The American Red Cross, as part of global Red Cross relief is providing financial, logistical and material support to victims of the recent disasters which hit nations in Southeast Asia and the Pacific islands.
“We’re working closely with the countries that have been hit by these terrible disasters to make sure they have the resources they need—most importantly, clean water, food and shelter,” said David Meltzer, Senior Vice President of International Services at the American Red Cross in a press release.
On September 30 an 8.0 magnitude earthquake in the Pacific Ocean caused a destructive tsunami that struck American Samoa, Samoa, and Tonga. The American Red Cross has taken the lead in responding to the disaster in American Samoa. The tsunami destroyed thousands of villages and displaced thousands of local residents. In addition to providing food, water and needed supplies, the Red Cross has also dispatched volunteers to the island.
The American Red Cross Society is contributing $100,000 to assist the relief efforts of local Red Cross societies in Samoa and Tonga.
The American Red Cross is working closely with other Red Cross organizations in Southeast Asia to help cope with the disasters. Deadly earthquakes in Indonesia have destroyed the island of Sumatra and claimed one thousand lives. 800-thousand people have been affected.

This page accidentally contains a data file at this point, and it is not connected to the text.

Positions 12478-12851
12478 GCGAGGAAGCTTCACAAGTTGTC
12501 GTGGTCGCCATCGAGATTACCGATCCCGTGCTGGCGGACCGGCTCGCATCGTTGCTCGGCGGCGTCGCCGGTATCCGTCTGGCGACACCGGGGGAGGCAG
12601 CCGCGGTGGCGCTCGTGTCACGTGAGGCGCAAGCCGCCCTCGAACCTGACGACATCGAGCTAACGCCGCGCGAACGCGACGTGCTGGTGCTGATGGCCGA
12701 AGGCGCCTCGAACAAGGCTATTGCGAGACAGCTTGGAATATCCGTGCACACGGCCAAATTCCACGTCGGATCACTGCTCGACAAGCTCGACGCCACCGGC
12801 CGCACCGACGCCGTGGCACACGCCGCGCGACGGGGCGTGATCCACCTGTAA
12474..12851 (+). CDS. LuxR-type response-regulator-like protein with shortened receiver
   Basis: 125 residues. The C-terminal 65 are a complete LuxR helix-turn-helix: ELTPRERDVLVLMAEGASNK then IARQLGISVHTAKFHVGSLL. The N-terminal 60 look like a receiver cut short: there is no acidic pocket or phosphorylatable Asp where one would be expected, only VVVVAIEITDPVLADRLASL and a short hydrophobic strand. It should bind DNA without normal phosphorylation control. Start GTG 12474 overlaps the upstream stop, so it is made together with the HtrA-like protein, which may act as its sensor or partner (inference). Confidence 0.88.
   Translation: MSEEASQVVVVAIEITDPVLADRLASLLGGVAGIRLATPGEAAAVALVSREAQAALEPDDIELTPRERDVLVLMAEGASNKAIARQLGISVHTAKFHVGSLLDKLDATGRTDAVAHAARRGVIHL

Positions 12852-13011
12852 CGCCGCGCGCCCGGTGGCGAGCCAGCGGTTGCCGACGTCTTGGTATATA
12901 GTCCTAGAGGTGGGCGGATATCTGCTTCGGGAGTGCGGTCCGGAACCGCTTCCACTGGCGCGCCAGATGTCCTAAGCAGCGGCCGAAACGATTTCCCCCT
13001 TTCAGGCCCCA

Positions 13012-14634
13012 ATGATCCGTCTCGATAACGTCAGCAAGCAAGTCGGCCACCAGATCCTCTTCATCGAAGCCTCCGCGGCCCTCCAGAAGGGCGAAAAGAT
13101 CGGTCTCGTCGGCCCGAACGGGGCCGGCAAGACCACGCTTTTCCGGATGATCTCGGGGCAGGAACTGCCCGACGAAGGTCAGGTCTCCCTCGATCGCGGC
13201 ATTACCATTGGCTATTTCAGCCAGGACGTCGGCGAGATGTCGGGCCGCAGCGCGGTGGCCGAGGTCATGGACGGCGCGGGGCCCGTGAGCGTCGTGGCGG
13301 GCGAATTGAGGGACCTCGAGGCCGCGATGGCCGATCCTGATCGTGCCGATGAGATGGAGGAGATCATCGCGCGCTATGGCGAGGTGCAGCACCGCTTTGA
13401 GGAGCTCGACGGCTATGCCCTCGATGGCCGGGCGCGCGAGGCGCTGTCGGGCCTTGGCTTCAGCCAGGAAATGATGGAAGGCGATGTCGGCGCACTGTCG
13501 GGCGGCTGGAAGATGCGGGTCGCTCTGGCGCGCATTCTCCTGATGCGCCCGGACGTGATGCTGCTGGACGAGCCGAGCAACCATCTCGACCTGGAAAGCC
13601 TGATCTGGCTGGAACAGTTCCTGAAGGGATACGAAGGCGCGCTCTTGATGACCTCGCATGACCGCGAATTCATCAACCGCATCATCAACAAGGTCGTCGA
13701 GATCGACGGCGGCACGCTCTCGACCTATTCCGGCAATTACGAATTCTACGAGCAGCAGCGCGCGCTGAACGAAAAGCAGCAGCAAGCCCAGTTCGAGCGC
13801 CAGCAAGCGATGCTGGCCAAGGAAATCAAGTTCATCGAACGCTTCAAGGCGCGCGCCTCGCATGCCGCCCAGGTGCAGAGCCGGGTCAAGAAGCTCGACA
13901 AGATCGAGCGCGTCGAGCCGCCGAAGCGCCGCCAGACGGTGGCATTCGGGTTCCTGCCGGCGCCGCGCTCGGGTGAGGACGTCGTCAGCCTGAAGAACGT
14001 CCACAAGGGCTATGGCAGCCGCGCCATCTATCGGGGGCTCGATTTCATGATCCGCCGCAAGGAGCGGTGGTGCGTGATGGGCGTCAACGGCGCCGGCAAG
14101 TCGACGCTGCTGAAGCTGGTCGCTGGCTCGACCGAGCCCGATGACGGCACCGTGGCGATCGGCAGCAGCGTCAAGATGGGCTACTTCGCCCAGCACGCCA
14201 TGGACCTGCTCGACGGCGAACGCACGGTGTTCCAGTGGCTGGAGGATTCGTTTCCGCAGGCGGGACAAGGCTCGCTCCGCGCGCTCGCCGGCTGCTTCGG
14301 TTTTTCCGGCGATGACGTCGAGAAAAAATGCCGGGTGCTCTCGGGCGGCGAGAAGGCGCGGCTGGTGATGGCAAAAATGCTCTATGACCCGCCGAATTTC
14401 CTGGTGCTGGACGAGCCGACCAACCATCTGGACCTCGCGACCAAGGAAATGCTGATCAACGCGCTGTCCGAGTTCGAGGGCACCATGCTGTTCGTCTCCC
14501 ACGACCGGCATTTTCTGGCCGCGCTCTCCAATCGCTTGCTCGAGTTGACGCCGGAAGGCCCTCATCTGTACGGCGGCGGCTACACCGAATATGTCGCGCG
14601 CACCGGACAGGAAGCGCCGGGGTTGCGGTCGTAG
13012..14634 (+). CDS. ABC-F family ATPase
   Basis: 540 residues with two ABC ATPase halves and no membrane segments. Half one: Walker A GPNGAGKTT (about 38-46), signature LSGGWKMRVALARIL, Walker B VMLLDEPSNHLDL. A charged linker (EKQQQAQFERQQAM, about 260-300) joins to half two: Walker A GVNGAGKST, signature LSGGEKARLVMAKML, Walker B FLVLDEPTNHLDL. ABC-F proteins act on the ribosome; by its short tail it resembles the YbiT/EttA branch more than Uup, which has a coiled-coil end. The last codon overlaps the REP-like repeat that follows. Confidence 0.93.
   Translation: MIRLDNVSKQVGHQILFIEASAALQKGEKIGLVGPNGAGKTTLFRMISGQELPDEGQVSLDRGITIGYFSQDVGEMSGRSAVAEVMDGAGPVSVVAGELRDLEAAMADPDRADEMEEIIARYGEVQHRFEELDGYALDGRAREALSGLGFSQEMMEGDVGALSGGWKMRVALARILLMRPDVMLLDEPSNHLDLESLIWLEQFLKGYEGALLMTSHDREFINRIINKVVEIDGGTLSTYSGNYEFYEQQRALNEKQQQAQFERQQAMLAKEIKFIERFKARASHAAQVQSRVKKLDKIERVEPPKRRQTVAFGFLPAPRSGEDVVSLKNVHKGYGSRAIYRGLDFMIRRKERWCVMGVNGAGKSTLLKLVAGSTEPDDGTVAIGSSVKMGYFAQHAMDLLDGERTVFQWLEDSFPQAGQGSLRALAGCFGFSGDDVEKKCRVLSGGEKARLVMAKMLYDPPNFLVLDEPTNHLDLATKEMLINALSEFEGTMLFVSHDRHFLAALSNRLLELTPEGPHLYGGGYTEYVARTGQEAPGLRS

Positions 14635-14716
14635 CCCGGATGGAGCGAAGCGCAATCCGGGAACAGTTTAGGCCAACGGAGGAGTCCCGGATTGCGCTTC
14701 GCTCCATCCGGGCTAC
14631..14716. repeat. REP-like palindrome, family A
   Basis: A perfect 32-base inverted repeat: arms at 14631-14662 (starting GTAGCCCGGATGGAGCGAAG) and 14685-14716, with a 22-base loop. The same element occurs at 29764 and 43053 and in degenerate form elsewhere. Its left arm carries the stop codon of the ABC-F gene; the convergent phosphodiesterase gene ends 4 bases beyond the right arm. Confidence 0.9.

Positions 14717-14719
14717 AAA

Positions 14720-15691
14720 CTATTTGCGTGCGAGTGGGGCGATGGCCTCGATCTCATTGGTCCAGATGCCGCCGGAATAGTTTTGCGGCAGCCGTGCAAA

The American Red Cross is supporting the efforts of the Indonesian Red Cross, and in addition to the initial aid of $100,000, another $400,000 was added to assist in their efforts to procure and distribute relief supplies and clean water.
Typhoon Ketsana ravaged across the Philippines, Vietnam, Cambodia and Laos last month, causing the worst flooding. American Red Cross contributed an initial $100,000 worth of supplies to the Philippines from the Red Cross warehouse in Kuala Lumpur, Malaysia and $50,000 cash to Vietnam. This week, an additional $400,000 was made available to the Philippines.
The global Red Cross network, with 186 national Red Cross and Red Crescent societies, is the world's largest humanitarian network. A total of 97 million volunteers and three regional warehouses of relief supplies located around the world enable a quick response when disasters strike.